Agency Community RolesJohnson County Public Health (JCPH) coordinated the development, implementation, and analysis of the program. The agency created partnerships with local retailers, schools, corporations, and county residents to acquire the tangible elements and implement the program. The partners in this practice had varying degrees of involvement in planning and implementation. The local retailers simply donated supplies. Schools and the corporation donating the hand sanitizer met with JCPH to outline the program duration and process of implementation. All entities were interested in results detailing the impact of the program on influenza-like illness and non influenza-like illness. The school was willing to give ongoing feedback about program materials and sanitizer use. The hand sanitizer corporation worked out the details of provision directly with the school. Once established, the school and sanitizer corporation developed a continuing relationship. The school's parent-teacher organization now provides funding for hand sanitizer throughout the school year. The sanitizer company uses the results of this program in addition to referrals from the school to promote its product to other schools in the area. The company has also continued to donate materials to JCPH.  Costs and ExpendituresCosts vary according to school size and duration of the program. Johnson County Public Health recently received a grant to replicate program materials. A packet of program materials including a CD was provided to every elementary principal in Johnson County. We also purchased materials to created Glo-GermTM kits for use in the local school districts, daycares, and preschools. Hand sanitizer was purchased in small amounts for several schools for use in the remainder of the school year. Other funding sources have included the donation of sanitizer for trial use from a local company, materials donations from local retailers, and the sponsorship of a parent-teacher organization (PTO). The most significant cost associated with this program is the hand sanitizer. Providing sanitizer for a school of 400 for one year may cost more than $1000 or approximately $3 per student. It has been our experience that schools may solicit donations of sanitizer from parents, put the item on their school supply list, or request the product be provided by their PTO.  ImplementationThe overall objective of the program is to reduce student absence due to communicable illness. Specific tasks enabling the success of the program included several things. First, educators, administrators, and parents were familiarized with the program elements through the use of guides for parents, educators, and administrators. These guides emphasized the symptoms, treatment, and isolation for common childhood ailments. The purpose was to create awareness of symptoms of communicable illness and to advise parents to keep ill students at home. The educators were encouraged to screen students for illness described in the guide and sent those meeting certain illness criteria to the school nurse for evaluation. The guide for educators and administrators also emphasized techniques for reducing contagion in the classroom. The educators and administrators were advised to limit group activities and assemblies when school absenteeism was 10% or greater. Second, students were part of a multifaceted education program with three components: lesson, hands on activity, and paper assignment. The students were verbally reminded of proper hand washing techniques and of the availability of hand sanitizer within the classroom. They were also introduced to basic disease concepts such as the routes of transmission for common bacterium and viruses. Then the students participated in a hands-on activity mimicking the spread of germs in the classroom. The students used GloGermTM invisible germs to demonstrate the spread of germs and whether they were able to wash their hands properly after being exposed to germs. The germs became visible using a black light bulb. Lastly, students completed a paper assignment reiterating the lessons taught in the verbal instruction and hands-on activity. The paper assignments were grade-specific and several different assignments were available for use throughout the school-year as a reminder of the initial lesson. Third, hand sanitizer was made available for students in the classroom. The purpose was to allow students the opportunity to cleanse their hands without leaving the classroom and in a non-disruptive manner. Careful use of the sanitizer was emphasized to prevent the emergence of resistant organisms. With respect to a timeline for carrying out tasks, first the educators, administrators, and parents were notified of the program. Then the students participated in the lessons. The hand sanitizer was made available at all times. This program may work best being implemented in early fall when respiratory communicable disease increases nationally, but will still likely be effective if started at the beginning of the school year. The program may be continued through the remainder of the school year.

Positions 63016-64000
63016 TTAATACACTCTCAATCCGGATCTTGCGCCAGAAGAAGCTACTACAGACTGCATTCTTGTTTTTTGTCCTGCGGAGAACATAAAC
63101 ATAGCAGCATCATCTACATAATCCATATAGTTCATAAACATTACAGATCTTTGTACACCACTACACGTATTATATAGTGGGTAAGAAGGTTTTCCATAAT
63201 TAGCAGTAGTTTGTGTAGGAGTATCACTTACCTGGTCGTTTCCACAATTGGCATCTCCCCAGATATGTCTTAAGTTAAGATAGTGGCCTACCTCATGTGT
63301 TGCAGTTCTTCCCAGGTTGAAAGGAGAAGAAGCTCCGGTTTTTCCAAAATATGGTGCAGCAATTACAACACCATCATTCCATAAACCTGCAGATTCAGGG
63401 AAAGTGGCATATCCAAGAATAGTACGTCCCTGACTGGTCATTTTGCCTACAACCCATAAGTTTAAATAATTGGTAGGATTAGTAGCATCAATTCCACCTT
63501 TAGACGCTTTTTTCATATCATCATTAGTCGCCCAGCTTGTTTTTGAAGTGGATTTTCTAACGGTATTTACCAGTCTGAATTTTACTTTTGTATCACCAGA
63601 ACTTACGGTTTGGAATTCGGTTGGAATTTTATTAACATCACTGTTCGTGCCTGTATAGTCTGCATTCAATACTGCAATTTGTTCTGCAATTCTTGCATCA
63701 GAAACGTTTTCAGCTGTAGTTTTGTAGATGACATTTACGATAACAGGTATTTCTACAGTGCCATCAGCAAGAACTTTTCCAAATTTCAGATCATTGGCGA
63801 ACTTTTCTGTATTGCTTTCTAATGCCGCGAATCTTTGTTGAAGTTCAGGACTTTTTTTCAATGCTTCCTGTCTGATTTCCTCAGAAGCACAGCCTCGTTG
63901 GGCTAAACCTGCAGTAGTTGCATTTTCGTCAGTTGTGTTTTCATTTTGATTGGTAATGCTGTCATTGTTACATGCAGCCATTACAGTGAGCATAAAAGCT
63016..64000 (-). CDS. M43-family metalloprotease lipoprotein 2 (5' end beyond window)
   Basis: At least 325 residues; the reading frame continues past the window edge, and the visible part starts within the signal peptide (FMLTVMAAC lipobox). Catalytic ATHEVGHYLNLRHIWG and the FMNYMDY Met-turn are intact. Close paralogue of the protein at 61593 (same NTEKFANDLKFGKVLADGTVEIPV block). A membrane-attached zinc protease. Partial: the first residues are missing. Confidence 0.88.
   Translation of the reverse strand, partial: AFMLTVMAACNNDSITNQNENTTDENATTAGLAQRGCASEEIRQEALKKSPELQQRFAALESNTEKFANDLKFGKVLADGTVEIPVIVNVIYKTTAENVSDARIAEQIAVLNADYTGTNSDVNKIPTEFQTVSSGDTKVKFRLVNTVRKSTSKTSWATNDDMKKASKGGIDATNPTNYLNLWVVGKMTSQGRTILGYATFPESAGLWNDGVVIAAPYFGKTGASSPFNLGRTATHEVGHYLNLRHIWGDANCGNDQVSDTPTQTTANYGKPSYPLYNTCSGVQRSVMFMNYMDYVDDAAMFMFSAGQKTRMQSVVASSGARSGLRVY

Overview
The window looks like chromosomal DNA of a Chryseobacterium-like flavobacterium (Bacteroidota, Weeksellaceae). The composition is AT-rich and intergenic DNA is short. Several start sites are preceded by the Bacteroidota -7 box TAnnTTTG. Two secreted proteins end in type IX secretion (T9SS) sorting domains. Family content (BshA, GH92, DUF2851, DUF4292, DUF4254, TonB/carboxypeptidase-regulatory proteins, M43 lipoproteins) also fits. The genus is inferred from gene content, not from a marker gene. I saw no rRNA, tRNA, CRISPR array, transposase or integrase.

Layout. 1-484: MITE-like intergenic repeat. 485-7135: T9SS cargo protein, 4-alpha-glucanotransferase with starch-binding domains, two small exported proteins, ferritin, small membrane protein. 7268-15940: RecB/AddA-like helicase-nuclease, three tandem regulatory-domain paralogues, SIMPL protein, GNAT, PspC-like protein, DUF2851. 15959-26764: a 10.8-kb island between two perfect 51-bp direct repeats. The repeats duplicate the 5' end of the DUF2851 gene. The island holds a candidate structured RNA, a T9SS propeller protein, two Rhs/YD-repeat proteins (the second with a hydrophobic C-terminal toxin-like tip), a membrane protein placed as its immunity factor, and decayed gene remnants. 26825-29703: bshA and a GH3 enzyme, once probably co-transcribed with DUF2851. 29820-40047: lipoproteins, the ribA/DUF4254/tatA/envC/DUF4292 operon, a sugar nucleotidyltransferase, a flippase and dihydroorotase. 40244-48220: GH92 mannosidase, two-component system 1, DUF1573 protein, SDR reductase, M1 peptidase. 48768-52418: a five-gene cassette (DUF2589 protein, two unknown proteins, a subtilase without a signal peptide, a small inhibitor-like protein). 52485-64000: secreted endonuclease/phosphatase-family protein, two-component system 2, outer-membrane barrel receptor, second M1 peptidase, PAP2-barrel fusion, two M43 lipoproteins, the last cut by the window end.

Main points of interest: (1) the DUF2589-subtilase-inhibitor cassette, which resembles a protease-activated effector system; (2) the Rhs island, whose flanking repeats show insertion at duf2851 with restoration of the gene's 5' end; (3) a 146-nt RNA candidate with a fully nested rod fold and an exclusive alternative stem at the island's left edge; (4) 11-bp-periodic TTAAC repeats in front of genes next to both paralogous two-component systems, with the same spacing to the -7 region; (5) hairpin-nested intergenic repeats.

To determine the efficacy of the tasks outlined in the Implementation section, a pilot program was conducted in 2004. Two schools participated in the program, one implemented the program in its entirety and another did no additional disease prevention activities. Rates of absence due to communicable illness were recorded at the school conducting the intervention and then compared to the rates of absence due to illness at the school with no intervention. The schools were similar in size, grade distribution, and demographic composition. The pilot program revealed that the interventions were successful in reducing the incidence of student absence due to illness at the pilot school. Very few challenges were encountered while carrying out the tasks of the program. Administrators were concerned about adverse reactions to hand sanitizer and potential dryness of hands due to overuse. Not one single instance of skin irritation was reported by the school widely using hand sanitizer. Possible explanations may be that the sanitizer used in the pilot program did not contain dyes or scents. Students did not complain of dry hands. Aloe in the sanitizer may have prevented that complication. Educators were concerned that the hand sanitizer would be a distraction in the classroom. Students were fairly enamored with it at first, but then fell into patterns of regular use.
SustainabilityThere is sufficient stakeholder commitment to perpetuate the practice. Schools desire to reduce the number of students absent from school. Sometimes school funding is based on attendance so a program improving attendance would definitely be advantageous. Parents are usually supportive of any practice that might prevent their child from missing school or becoming ill. An indirect incentive would include not missing work due to a child's illness. Lastly, students may realize the long-term incentive of learning appropriate disease prevention techniques to prevent illness. Many may adopt the concepts without realizing the true health benefits. However, making the program interesting and interactive hopefully promotes continued interest in the program. Sustaining the practice over time will simply require the reuse of existing materials. As students advance grade levels the program will be new to incoming students and may be continued for an unlimited number of years. Lessons LearnedThere were several lessons learned about the procedures and tasks in implementing the practice. Educators found it helpful to explain the use of hand sanitizer to prevent improper use. They also believed that adding these materials to their educational units on the human body worked well. Other lessons helpful to agencies seeking to adapt or replicate this practice include timing, community partnerships, and flexibility and creativity. With regard to timing, this program will have the greatest impact on student illness when student illness is at a peak. These periods include late fall through winter break and late January-early spring. It is helpful to introduce the program to school administrators before student illness peaks and to help schools outline their implementation of the program so that it may be started quickly in response to rising absenteeism. Community partnerships are vital to accomplishing the goals of this program. Local retailers may be able to donate supplies for Glo-Germ TM kits or hand sanitizer for classrooms. Schools willing to participate set the example for others to join. Parents may be able to help sponsor the program through parent-teacher organizations. Soliciting products and support were fruitful for us. Local retailers and corporations were very generous. Their donations even extended into the next year when the program was expanded to include every school in Johnson County.